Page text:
Alyssa Rosenberg clues us in on an unheralded major development-in-the-making for equal rights for gays and lesbians. It all starts in the National Zoo:
President Obama has just made John Berry, the current director of the National Zoo, the highest-ranking openly gay appointee ever by tapping him to head the Office of Personnel Management (pending Congressional approval). As an assistant secretary at the Interior department under President Clinton, Berry fought to end a wide range of discriminatory policies, including background checks for gay and lesbian applicants for National Park Service law enforcement jobs, and worked to set up a grievance process for employees who were harassed because of their sexual orientation.
The Office of Personnel Management might not seem like a bully pulpit for a gay rights advocate like Berry. But, unlike workers at more than half of the Fortune 500 companies, the 1.8 million employees who fill the ranks of the federal government don’t have domestic partnership benefits. Their partners can’t participate in the Federal Employees Health Benefits Program, a plan that’s been considered a potential model for health care reform. They can’t benefit from retirement programs. And if gay federal employees move for work, their partners can’t benefit from relocation programs.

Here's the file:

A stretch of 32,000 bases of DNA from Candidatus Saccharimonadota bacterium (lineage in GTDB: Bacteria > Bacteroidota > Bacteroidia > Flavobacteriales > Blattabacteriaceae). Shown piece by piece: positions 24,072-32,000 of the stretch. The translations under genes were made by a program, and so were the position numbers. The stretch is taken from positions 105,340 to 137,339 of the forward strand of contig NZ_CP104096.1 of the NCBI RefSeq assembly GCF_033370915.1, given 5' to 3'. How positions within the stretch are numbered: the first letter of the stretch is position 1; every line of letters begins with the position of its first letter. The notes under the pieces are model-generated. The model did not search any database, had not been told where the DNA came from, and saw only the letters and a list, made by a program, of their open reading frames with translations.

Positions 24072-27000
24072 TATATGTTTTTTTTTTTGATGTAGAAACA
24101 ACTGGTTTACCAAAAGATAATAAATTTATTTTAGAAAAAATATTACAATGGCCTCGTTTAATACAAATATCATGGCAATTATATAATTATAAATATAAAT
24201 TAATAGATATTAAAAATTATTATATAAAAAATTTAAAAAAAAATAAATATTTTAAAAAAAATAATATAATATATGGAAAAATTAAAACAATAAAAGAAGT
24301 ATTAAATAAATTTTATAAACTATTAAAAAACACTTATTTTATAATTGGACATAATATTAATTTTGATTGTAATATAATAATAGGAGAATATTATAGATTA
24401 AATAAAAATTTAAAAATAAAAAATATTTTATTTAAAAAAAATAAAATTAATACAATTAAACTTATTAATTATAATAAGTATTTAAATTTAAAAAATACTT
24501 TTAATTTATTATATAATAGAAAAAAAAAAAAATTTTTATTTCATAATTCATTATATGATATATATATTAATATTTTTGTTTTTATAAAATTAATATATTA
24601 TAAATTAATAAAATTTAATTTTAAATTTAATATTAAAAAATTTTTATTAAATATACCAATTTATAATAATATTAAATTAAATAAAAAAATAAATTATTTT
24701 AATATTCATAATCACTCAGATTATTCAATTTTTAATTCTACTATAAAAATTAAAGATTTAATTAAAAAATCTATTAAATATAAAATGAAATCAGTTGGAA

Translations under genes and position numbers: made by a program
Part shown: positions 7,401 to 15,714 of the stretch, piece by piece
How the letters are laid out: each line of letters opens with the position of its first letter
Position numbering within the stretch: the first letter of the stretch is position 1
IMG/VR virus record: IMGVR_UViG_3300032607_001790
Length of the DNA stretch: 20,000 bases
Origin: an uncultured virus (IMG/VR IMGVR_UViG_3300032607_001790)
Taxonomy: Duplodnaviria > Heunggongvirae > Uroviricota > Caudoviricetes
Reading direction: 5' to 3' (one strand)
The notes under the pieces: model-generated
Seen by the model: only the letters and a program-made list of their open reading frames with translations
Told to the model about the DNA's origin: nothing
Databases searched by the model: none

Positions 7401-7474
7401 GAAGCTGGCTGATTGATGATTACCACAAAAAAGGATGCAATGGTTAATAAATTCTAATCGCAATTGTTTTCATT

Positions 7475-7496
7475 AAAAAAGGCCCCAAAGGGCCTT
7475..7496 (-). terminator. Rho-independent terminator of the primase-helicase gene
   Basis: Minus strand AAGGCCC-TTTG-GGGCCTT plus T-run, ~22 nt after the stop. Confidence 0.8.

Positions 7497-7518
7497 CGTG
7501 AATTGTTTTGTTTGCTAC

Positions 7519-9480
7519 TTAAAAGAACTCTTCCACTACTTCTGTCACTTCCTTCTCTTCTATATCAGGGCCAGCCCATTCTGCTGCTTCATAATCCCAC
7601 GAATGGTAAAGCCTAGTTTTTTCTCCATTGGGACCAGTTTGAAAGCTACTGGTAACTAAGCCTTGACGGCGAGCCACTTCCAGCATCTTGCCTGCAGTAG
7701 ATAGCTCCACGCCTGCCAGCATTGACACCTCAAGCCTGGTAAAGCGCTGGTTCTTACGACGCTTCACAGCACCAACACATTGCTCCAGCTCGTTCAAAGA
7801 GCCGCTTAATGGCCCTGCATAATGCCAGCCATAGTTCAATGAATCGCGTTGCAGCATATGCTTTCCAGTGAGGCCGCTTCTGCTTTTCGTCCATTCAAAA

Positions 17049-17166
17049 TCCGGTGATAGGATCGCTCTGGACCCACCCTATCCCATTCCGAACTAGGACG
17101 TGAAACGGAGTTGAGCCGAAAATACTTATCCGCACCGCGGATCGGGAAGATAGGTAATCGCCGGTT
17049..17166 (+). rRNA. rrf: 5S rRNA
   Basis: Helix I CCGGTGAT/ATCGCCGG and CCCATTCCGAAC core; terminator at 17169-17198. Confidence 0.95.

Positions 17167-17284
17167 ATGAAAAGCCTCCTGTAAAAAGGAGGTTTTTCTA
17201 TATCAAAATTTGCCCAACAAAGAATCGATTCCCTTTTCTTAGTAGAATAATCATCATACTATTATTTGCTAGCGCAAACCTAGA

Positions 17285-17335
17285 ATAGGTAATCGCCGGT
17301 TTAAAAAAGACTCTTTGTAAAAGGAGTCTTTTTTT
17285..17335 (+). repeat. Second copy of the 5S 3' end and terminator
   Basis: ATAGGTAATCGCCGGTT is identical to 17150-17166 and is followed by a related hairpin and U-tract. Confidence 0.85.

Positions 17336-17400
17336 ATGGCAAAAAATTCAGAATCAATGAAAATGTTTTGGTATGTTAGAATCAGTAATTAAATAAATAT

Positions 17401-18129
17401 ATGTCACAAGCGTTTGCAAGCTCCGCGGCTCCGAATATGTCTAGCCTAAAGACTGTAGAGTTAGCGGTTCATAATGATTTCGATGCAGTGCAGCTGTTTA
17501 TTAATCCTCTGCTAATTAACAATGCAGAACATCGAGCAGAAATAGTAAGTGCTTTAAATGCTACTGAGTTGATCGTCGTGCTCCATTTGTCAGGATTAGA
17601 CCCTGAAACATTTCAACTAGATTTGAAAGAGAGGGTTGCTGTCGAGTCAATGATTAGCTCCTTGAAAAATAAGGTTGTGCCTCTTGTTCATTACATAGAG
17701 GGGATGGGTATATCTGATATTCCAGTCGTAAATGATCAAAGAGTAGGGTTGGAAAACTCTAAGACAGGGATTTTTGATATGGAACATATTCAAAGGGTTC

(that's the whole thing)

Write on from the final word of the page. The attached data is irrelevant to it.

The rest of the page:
To extend equality in domestic partnership benefits would actually require legislative change. Here, though, OPM switching sides from the Bush administration’s opposition will make a difference as well, of course, the election results. But beyond that specific issue, there are going to be countless small ways in which having OPM be on the side of equality will make a difference for the federal civilian workforce. And since that workforce is enormous it’s both a big deal for a large number of people and also something that to an extent helps set standards and expectations for a larger swathe of the economy.